On the last night of our trip my colleagues and I took out a group out who had organised our Baltimore itinerary for a thank you meal. Each one of our guests was a lifelong Democrat. I spent most of my evening talking to a fascinating woman, an academic with an impressive portfolio of community activity, who was a long serving and senior Democrat (Baltimore is next door to Washington). Since November I’ve though about this evening a lot and the more I think about the conversations the more significant I think they are for the future of progressive politics on both sides of the Atlantic.

Surely, I asked, Trump would blow up? They weren’t counting on it. What’s more at this point in the campaign it was estimated that Trump had spent virtually nothing on marketing. He was being treated very seriously. They knew that Trump was ruthlessly exploiting the concerns that many people had about the ‘authenticity’ of politicians. Who did they all want to know about? Corbyn. They were fascinated at the apparent breaking of the conventional Labour machine. Might the once formidable Clinton machine, and the Democrat operation in general, suffer a similar fate?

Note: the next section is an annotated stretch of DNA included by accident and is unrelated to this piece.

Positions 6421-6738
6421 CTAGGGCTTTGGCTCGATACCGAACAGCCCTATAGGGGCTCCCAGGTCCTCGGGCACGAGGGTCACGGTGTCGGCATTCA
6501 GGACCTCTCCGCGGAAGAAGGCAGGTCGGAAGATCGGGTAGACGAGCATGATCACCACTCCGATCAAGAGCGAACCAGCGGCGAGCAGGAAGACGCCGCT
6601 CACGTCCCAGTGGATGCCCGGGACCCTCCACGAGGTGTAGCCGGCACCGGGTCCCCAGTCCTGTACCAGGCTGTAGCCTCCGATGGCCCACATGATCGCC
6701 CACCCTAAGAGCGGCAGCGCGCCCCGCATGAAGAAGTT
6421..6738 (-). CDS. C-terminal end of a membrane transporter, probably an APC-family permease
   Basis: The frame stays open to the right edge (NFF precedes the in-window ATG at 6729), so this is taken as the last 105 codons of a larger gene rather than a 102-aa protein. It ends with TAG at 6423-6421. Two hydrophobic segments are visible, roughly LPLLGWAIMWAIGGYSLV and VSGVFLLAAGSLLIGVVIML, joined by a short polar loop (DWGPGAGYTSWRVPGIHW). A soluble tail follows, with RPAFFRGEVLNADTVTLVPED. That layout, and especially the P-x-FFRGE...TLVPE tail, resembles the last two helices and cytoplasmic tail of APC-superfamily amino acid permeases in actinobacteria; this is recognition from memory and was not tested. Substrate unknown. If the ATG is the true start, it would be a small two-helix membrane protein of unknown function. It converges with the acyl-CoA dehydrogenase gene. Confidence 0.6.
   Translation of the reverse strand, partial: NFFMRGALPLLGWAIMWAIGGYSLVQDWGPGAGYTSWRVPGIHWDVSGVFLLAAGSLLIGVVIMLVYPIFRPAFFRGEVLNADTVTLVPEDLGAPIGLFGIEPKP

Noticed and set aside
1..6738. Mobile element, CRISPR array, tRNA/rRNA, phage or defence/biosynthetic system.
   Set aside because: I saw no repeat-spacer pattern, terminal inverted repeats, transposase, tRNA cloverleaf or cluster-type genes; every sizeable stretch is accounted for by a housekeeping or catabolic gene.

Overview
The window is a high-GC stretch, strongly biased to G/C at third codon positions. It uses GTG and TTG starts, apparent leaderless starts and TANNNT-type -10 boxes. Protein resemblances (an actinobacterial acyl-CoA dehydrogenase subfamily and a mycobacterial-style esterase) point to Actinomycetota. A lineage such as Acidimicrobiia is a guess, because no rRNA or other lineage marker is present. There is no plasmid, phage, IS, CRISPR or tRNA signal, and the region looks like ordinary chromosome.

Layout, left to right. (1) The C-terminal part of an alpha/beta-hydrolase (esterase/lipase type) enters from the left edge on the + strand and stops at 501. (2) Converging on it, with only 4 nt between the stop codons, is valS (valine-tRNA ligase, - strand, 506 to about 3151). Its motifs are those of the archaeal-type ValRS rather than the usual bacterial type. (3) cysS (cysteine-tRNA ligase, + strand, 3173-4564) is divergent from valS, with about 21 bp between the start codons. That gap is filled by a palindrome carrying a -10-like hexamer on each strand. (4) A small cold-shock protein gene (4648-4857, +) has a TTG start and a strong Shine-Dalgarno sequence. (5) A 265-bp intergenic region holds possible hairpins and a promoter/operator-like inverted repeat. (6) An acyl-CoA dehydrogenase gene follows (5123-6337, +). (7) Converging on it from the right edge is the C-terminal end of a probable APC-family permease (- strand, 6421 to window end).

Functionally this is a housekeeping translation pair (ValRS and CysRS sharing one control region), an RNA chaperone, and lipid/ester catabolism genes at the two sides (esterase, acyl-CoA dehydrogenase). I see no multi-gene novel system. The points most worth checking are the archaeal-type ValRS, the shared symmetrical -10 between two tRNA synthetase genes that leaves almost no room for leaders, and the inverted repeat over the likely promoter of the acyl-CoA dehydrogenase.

At the time the first Clinton email ’scandal’ had yet to subside. I was told that the Democrats were worried and that plans were being made to parachute in an alternative candidate if Clinton was forced to withdraw. Who might that be? Kerry, Biden and Gore were all being seriously considered as candidates. But were they not all of the same age and political generation as Clinton?

The first problem they discussed with me was the Party’s failure over recent congressional elections. They had simply lost a generation of political leaders, especially those that had experience of political management. Did that matter? “We’re beginning to realise it does” came the reply.

Biden, I was told, would clean up if he stood as a candidate. He would suck up the vast majority of the black and hispanic votes in the country. Biden was judged to have far stronger support in these communities than Clinton. Why? Biden was considered to be properly authentic. “What you see with Joe is what you get.” My guide was a senior Black American activist.